August 2009

SAP Ordered to Pay Versata $138.6M in Patent Infringement Lawsuit

Submitted by patentadmin on Tue, 09/01/2009 - 00:00

September 1, 2009 - Enterprise software provider SAP has been ordered by a federal court to pay $138.6 million to Versata Software, a Texas-based company.

SAP's Business Suite products and other services was found to have infringed 5 Versata patents related to methods for configuring systems, pricing products in multi-level product and organizational groups, and multi-source transaction processing.

A Device Is Not a Machine

Submitted by patentadmin on Mon, 08/24/2009 - 14:54

As the reader may (should) remember, patentability of methods or processes now requires that “it is tied to a particular machine or apparatus, or it transforms a particular article into a different state or thing” – the Bilski test. The term “particular machine” has remained largely undefined. Now, a district court in Arizona has sought to help fill this gap. (Research Corporation Technologies, Inc. v. Microsoft Corp.)

Amazon Prevails in Patent Infringement Lawsuit with Cordance over Three "One-Click Shopping" Patents

Submitted by patentadmin on Sun, 08/23/2009 - 00:00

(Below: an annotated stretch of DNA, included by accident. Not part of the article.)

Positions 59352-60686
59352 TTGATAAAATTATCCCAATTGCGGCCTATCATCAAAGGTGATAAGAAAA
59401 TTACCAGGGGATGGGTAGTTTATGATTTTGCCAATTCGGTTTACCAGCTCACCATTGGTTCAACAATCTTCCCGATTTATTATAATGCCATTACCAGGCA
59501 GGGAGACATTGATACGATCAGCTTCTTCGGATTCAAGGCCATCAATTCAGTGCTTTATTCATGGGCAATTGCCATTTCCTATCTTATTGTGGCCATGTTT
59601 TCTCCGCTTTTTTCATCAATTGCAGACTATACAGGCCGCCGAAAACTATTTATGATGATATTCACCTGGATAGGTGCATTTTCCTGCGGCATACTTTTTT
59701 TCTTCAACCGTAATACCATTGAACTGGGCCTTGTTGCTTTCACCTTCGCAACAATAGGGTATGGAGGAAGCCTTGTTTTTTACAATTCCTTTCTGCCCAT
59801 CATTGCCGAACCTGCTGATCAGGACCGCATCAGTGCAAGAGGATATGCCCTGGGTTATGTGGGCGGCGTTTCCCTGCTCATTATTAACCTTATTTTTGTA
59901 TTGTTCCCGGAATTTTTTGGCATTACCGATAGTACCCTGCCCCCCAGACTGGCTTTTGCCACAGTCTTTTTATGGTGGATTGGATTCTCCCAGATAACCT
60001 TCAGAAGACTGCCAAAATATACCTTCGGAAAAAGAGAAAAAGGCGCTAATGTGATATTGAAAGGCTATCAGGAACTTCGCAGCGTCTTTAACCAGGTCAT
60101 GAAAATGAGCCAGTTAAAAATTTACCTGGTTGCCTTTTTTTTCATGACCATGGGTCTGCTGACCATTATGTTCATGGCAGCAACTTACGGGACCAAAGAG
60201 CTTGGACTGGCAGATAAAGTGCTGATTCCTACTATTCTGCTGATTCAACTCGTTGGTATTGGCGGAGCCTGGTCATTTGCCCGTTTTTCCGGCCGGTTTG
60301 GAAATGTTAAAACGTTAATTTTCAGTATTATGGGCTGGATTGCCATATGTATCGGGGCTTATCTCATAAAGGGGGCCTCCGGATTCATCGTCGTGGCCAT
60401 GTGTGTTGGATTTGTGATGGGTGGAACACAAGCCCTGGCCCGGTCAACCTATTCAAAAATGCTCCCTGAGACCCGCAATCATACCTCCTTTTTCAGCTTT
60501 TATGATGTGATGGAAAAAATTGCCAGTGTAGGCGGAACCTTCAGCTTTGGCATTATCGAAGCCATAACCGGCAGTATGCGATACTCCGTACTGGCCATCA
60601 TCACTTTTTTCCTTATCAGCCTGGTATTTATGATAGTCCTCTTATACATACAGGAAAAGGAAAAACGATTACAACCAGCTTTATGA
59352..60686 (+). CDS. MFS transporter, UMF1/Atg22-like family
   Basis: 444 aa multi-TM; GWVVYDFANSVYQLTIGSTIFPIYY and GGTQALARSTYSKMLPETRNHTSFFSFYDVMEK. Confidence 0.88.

August 23, 2009 - A patent infringement suit that Cordance Corp. filed against Amazon.com Inc. in 2006 ended on August 18, 2009 when a jury in Wilmington, Delaware decided that Amazon didn't infringe two of the patents and that the third patent is invalid.

Microsoft Granted Expedited Hearing in i4i Patent Infringement Lawsuit

Submitted by patentadmin on Sun, 08/23/2009 - 00:00

August 23, 2009 - After filing a motion on August 18 to stay the injunction on its sales of Word - the result of a patent infringement lawsuit with i4i - Microsoft received a court date for its appeal. A three-judge panel at the US Court of Appeals for the Federal Circuit (CAFC) will hear Microsoft's appeal beginning on September 23.

Back To The Patent Office

Submitted by patentadmin on Fri, 08/21/2009 - 13:14

Patent litigation is costly and the price is not likely to decrease. Given this state of affairs, one might ask whether there is some way to limit or reduce the costs of enforcing a patent against infringers or – we shudder to think of it – defending against a charge of patent infringement. The answer to both parts of this question is YES and, more interestingly, in both cases the answer involves the use of patent reexamination.

Turn About

Submitted by patentadmin on Mon, 08/17/2009 - 13:19

Ten years ago, Amazon sued Barnes & Noble for allegedly infringing the now-infamous “1-click” patent. This suit created a frenzy among techno-geeks who vomited up a mountain of prior art and vituperative rant in an unsuccessful attempt to invalidate the Amazon patent. Now, Amazon is being sued by Cordance Corp. which has a patent on – you guessed it – a “1-click” ordering system. Cordance claims that its patent predates the Amazon patent.